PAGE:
The Association for Black Culture Centers, known as ABCC, gathered for its first annual conference in 1989 at Knox College, a liberal arts school in the small Illinois city of Galesburg. For its 25th anniversary conference, ABCC members assembled last week at a downtown hotel in Boston, this time hosted by rising Northeastern University.
Dr. Fred Hord, the association’s founder and executive director, recalled the keynote speakers at the inaugural conference were poets Haki Madhubuti and Mari Evans and Dr. Asa Hilliard, the late Afrocentric scholar. Charter members were Knox College and Ohio State, Purdue, Kent State and West Virginia universities.
Madhubuti, now retired from academia, was back as a keynote speaker. The 115 people who registered came from about two dozen institutions, according to the John D. O’Bryant African-American Institute at Northeastern.
Other keynote speakers included Dr. Khalil Muhammad, director of the Schomburg Center for Research in Black Culture in New York; Lani Guinier, a Harvard Law School professor; and Dr. J. Keith Motley, chancellor of the University of Massachusetts Boston.
When Northeastern hosted the third conference in 1993, Motley was director of the African-American Institute there. Dr. Richard L. O’Bryant currently directs the institute, renamed for his father, who was a Northeastern vice president.
Hord said ABCC has come to be seen as being for universities and wants to attract more liberal arts and community colleges to its membership. It is also reaching out to HBCUs.
But the association, Hord said, has had difficulty drawing institutional members from prestigious schools even though one of this year’s keynote speakers, Guinier, is at Harvard, and another is at the University of Chicago, Dr. Cathy Cohen, chair of its political science department.
Hord remembering talking “years ago” with Dr. Henry Louis Gates Jr. about Harvard, with its Du Bois Research Institute, becoming an ABCC member. He said Gates responded: “Brother, we don’t do that cultural center stuff. We do academics.” A similar response has come recently from the University of North Carolina at Chapel Hill, Hord said.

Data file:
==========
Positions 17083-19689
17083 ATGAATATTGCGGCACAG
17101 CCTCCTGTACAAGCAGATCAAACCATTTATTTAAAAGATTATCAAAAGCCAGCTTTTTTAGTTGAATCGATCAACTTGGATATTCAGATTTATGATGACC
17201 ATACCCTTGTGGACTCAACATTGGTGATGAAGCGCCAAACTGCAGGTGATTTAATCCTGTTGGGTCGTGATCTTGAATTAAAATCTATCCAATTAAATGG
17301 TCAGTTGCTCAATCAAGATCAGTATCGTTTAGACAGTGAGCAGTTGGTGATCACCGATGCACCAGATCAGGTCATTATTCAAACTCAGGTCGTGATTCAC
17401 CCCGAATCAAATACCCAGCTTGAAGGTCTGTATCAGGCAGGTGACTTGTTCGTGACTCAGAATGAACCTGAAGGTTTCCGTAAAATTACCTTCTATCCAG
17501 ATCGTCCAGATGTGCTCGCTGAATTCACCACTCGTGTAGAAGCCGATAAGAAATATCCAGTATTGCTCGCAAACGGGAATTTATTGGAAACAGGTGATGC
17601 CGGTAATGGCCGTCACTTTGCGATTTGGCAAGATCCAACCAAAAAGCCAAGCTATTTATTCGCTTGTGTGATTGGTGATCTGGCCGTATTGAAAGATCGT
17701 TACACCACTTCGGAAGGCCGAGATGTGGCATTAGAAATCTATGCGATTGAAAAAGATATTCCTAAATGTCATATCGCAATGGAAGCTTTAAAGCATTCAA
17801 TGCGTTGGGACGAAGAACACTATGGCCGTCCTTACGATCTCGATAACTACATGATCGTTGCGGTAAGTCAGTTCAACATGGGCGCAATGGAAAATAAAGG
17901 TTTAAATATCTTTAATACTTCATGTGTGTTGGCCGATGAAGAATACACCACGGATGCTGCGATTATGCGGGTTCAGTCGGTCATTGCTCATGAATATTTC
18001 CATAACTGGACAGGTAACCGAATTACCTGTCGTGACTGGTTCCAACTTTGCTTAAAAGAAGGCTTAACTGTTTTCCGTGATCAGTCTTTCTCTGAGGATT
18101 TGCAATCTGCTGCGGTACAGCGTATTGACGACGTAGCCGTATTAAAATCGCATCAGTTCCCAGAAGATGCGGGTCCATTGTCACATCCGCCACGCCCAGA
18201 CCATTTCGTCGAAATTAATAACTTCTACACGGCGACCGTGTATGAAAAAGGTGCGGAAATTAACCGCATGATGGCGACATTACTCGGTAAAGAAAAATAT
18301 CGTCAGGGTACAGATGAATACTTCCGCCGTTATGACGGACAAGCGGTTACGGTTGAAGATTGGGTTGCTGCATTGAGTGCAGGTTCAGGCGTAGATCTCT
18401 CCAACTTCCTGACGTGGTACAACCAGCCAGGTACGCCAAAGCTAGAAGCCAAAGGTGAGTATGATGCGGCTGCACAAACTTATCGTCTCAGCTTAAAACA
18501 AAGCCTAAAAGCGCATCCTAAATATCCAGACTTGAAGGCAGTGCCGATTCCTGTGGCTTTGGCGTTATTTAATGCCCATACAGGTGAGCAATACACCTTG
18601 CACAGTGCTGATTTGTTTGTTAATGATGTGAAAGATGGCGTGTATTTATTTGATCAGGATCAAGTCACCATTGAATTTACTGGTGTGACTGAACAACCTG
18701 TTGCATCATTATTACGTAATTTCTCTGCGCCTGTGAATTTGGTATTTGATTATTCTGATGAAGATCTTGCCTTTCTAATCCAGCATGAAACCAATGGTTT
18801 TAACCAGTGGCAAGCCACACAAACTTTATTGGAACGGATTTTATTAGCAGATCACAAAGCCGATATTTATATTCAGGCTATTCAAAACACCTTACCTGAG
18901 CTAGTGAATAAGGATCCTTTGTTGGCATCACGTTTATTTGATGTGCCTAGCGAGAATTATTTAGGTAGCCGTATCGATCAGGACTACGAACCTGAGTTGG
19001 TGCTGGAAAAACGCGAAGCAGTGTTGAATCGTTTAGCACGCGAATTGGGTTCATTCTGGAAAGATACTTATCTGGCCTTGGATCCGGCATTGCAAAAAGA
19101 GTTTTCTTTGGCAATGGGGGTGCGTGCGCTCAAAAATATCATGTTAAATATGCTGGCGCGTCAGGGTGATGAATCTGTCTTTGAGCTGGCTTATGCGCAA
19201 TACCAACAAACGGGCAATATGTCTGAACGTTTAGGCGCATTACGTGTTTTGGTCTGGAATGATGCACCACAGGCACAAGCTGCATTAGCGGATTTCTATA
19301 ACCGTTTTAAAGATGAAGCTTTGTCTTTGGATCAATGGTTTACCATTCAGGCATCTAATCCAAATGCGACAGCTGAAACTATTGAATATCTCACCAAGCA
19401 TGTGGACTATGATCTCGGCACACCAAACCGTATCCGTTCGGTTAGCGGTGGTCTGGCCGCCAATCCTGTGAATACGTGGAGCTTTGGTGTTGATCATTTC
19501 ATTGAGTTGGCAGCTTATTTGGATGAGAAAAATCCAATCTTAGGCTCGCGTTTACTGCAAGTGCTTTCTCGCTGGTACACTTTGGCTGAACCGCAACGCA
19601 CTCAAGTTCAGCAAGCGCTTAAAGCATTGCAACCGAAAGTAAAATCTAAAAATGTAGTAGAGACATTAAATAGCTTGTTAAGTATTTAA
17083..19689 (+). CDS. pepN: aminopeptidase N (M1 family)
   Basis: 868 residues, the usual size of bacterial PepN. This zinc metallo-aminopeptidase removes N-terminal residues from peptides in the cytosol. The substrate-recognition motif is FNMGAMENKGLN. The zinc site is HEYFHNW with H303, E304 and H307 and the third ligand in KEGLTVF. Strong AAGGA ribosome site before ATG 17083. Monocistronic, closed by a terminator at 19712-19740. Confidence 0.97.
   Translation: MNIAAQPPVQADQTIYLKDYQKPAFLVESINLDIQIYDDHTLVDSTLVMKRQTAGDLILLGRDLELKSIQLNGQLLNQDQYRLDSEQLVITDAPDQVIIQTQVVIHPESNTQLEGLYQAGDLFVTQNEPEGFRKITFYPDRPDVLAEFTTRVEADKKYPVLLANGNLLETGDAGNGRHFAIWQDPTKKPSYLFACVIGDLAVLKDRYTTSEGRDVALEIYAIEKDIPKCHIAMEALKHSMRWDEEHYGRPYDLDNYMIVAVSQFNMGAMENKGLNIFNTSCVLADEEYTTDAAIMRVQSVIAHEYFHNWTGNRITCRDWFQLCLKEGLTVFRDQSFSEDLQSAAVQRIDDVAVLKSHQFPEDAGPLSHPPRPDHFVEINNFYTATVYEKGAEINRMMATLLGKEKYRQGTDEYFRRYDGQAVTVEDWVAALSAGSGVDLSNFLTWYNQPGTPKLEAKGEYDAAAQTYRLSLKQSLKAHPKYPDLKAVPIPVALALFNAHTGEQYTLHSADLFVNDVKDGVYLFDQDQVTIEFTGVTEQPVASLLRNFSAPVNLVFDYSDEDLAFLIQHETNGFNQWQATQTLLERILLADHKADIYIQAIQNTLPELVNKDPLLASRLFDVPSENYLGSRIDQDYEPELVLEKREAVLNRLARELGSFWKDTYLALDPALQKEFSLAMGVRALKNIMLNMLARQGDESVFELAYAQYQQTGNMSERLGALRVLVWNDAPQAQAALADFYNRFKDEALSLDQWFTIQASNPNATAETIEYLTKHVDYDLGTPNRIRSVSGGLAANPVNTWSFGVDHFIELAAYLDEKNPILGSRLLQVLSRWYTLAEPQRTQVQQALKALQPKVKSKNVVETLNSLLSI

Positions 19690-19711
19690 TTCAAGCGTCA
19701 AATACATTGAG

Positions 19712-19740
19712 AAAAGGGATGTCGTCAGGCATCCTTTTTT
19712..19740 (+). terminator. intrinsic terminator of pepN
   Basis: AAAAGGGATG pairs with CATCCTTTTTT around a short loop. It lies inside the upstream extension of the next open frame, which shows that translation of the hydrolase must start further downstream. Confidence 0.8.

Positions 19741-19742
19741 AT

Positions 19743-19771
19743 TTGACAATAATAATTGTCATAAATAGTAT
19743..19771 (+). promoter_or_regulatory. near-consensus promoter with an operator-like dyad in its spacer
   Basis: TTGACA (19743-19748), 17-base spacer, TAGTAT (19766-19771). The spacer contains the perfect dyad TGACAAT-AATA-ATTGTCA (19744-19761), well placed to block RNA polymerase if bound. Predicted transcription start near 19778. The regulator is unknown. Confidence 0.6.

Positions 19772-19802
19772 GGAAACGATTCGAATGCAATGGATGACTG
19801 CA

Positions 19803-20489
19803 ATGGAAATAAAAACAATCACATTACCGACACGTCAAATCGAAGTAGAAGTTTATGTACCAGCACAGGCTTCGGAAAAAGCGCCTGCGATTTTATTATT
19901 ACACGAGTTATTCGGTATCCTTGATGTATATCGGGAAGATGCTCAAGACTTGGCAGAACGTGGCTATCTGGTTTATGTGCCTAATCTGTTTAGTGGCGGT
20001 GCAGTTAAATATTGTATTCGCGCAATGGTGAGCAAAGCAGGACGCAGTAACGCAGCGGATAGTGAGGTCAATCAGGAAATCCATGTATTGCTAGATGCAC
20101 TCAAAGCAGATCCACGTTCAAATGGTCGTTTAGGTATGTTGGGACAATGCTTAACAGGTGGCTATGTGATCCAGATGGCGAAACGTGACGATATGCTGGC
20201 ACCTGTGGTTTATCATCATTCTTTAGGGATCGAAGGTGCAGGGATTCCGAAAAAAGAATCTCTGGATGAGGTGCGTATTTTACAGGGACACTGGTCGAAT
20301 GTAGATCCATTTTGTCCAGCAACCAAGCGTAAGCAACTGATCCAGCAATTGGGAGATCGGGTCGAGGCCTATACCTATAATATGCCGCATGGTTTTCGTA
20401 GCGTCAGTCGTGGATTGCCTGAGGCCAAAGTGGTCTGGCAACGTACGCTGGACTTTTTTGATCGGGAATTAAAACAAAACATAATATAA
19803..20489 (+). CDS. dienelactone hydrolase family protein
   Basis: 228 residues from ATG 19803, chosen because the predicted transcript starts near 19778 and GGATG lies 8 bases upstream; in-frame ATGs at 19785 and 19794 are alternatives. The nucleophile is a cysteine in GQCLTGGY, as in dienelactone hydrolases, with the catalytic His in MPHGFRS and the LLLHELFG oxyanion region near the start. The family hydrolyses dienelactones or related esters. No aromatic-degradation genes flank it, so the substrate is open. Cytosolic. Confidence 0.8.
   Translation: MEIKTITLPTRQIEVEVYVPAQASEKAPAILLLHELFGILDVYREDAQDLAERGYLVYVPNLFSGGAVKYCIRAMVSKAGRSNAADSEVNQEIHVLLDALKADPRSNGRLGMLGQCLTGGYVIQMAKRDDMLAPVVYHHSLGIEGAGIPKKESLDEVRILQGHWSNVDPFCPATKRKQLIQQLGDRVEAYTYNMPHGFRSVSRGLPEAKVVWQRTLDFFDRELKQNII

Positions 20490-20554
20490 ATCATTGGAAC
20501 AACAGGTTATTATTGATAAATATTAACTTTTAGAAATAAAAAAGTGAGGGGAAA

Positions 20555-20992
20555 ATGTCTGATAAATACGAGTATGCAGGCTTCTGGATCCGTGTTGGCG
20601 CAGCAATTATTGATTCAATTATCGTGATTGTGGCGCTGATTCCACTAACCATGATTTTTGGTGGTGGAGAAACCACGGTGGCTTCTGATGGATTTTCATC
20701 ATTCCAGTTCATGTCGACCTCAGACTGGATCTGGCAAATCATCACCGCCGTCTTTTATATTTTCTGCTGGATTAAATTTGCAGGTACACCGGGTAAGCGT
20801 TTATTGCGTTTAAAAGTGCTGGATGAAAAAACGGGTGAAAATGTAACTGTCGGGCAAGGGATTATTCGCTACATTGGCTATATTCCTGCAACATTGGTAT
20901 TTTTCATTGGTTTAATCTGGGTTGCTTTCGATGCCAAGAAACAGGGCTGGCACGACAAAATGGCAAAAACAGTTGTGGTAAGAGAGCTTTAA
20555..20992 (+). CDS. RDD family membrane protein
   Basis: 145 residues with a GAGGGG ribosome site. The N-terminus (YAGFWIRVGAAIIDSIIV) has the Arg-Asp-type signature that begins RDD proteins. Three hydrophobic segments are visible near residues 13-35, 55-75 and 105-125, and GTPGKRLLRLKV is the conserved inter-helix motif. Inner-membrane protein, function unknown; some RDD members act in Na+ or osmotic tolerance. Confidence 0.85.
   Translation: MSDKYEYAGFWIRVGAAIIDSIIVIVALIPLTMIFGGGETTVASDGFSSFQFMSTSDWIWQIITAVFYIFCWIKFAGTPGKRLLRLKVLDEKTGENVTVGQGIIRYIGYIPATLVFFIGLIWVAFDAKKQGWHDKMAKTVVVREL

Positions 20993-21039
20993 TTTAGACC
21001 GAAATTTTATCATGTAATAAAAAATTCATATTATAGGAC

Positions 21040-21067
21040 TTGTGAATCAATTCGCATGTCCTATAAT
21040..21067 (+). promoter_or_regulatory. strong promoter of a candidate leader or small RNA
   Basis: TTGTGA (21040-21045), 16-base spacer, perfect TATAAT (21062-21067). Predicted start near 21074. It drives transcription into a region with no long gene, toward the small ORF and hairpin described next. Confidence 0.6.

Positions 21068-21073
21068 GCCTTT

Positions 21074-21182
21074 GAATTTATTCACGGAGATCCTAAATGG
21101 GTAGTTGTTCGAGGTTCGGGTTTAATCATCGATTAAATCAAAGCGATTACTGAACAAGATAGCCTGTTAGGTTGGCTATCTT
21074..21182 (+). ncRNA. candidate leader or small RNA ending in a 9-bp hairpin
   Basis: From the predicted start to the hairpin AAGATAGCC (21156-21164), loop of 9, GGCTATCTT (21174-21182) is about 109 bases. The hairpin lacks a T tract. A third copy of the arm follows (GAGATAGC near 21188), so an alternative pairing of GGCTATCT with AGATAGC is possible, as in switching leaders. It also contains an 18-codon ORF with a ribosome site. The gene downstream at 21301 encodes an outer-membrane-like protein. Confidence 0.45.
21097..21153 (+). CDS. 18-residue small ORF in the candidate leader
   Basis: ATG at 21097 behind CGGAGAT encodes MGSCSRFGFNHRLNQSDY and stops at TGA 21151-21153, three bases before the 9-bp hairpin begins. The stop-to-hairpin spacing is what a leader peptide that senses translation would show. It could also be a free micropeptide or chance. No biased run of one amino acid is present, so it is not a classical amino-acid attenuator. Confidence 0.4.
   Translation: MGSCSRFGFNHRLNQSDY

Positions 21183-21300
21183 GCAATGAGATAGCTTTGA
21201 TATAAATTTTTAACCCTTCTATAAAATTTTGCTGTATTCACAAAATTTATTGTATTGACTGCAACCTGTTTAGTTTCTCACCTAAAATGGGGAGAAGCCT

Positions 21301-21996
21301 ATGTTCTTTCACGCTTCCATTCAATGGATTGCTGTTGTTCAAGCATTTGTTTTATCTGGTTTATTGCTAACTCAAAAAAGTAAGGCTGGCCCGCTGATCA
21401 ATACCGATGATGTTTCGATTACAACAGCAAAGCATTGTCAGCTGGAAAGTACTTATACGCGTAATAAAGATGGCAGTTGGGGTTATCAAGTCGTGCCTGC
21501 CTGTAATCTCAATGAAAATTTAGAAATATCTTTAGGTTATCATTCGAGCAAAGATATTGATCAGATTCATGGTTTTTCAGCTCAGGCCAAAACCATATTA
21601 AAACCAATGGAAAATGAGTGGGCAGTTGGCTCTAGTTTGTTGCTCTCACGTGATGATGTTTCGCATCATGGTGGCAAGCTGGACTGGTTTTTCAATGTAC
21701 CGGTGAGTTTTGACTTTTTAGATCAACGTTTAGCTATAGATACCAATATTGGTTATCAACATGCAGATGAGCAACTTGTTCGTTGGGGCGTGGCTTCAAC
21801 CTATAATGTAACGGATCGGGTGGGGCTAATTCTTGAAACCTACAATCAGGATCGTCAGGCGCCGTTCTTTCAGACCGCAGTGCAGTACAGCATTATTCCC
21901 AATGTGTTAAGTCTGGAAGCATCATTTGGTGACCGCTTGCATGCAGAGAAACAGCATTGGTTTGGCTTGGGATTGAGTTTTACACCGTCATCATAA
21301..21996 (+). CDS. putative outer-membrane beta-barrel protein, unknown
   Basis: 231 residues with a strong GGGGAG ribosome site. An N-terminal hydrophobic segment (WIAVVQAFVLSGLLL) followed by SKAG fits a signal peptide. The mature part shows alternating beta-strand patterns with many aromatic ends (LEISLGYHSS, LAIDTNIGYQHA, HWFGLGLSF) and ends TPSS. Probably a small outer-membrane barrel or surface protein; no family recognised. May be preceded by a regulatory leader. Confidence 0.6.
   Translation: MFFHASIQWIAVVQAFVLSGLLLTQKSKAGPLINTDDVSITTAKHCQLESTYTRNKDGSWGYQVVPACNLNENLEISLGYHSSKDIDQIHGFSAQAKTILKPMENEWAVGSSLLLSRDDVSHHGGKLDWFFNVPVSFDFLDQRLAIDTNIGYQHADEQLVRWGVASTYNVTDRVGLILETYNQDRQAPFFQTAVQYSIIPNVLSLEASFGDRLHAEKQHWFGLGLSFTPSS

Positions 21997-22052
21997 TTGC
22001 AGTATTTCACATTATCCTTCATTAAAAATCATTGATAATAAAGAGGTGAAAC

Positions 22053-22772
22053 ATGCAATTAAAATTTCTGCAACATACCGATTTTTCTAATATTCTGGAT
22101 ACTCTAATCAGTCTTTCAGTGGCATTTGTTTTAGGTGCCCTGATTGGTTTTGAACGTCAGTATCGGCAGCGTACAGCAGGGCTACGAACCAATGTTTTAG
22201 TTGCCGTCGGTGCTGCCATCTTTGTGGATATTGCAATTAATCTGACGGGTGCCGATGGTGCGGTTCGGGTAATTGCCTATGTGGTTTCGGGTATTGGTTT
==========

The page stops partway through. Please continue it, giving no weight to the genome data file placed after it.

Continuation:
From another prestigious institution down the street from Harvard, MIT, Dr. Topper Carew presented at a session on “Incorporating STEM in Culture Center Programming.” The issue of increasing the number of underrepresented minorities in science, technology, engineering and mathematics was not yet in vogue at the time of ABCC’s first conference.
“I see technology as a new civil rights struggle,” said Carew, visiting researcher/scholar at the MIT Media Lab. “I think coding should be like reading. Coding is the new reading and I think it’s achievable.”
Carew, a filmmaker and architect, leads a group called Techquity at MIT’s Media Lab. He predicted the creativity and improvisation that developed Black music from field hollers to compositions of Duke Ellington and Wynton Marsalis would thrust African-Americans into leading technology innovators.
His Techquity group has launched innovation centers at four HBCUs: Spelman and Morehouse colleges, and Hampton and North Carolina Central universities. The group recently held a hackathon at North Carolina Central University.
Carew has reached deeper into the educational system, as Techquity builds computer labs in Harlem in New York City and Oakland, California, for 100 eighth graders in each place. His group will follow the students through the eighth grade and pay for their college educations in a concerted effort to graduate them as computer scientists.
“We will be in this space in a big way,” Carew said, referring to African-Americans. “I am absolutely and completely convinced that there will be a change and that we will be major contributors and stars in technology … due to the spirit of our DNA.”